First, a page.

William Dwight Whitney.

A Sanskrit grammar : including both the classical language, and the older dialects, of Veda and Brahmana online

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after the reduplication in the present or perfect or desiderative or intensive
stems, or in derivatives, of the roots oi, oit, ji, hi, han» and in J&guri (y}^);
and han becomes ghn on the elision of a (402, 637). The RV. has
vivakmi from y'vao and vftvakre from }/va£io; and SY. has Bas^^gmahe
(RV. HB^-). And before ran etc. of 3d pi. mid. we have g for radical j
in aargran, asrgram, aBasfgram (all in BY.).

217. Final r[ c of a root or stem, if followed in internal
combination by any other sound than a vowel or semivowel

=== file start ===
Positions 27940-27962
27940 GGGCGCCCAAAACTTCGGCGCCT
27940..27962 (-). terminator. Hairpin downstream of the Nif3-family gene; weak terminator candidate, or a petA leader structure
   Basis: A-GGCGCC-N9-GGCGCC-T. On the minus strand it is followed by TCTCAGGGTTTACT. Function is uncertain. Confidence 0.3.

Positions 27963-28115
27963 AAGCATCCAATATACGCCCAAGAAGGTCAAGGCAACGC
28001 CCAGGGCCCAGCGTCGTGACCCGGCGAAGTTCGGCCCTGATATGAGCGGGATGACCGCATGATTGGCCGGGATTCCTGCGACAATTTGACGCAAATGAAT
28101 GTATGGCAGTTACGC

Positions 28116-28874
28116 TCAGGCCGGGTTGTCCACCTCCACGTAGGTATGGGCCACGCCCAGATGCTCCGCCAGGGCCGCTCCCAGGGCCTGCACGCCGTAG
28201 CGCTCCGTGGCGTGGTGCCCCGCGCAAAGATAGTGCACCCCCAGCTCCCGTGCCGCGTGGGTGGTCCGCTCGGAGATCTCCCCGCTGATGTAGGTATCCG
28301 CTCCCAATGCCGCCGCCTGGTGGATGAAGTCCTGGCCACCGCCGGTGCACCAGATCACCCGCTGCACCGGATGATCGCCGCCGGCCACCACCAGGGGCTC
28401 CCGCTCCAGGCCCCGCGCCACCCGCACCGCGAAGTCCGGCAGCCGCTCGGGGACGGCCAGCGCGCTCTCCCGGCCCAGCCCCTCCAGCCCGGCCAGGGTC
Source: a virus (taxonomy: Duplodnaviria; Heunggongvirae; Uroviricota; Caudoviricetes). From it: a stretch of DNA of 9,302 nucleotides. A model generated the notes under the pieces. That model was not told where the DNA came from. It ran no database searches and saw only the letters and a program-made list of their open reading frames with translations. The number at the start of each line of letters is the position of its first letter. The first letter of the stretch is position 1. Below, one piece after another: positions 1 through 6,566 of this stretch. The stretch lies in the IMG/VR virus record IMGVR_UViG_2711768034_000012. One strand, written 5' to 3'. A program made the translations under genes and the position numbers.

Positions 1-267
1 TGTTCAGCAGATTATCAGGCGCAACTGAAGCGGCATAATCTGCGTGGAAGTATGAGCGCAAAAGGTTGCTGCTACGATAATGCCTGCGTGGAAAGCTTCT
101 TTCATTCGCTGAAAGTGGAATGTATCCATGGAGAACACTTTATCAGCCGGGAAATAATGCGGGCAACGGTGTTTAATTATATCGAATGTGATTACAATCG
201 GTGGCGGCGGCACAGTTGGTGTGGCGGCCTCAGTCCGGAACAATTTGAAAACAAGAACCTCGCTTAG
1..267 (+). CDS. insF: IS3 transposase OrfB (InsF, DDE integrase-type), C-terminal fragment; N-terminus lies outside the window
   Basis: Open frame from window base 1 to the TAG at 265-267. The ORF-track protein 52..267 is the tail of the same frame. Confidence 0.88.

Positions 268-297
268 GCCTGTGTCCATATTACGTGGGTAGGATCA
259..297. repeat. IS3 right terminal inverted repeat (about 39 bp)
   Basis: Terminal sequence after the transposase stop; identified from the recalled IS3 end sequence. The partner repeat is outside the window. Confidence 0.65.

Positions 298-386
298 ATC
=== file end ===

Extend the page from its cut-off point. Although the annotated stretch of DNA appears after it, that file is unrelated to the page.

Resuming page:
or nasal, reverts (48) to its original guttural value, and shows
everywhere the same form which a oFi k would show in the
same situation.

Thus, v&kti, uv^tha, v&kiji, vak^yami, vagdhi; vfigbhis,
vftkfu; Qkt&» nkiha, vakt&r.

a. And, as final o becomes k (above 142), the same rule applies
also to o in external combination: thus, -vik oa» vag &pi» va£i me.

Examples of o remaining unchanged in inflection are: ucy&te,
ririord, vfic£» mumuom&he.

218. Final ^ 9 reverts to its original ^ k, in internal

combination, only before the H s of a verbal stem or ending

(whence, by 180, 5f k^) ; before cT t and BT th, it everywhere

becomes ^ 9 (whence, by 197, Tg 9t and "^ 9th) ; before ^ dh,

>T bh, and H su of the loc. pi., as when final (145), it

regularly becomes the lingual mute {Z \ ox "^ 4).

Thus, dvikfata, velqfyami; v&ffi, vift^* didei^tu; dldi4<pii>
vi^Lbhls.



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218—] III. Euphonic Combination. 74

a. But a few roots exhibit the reversion of final 9 to k before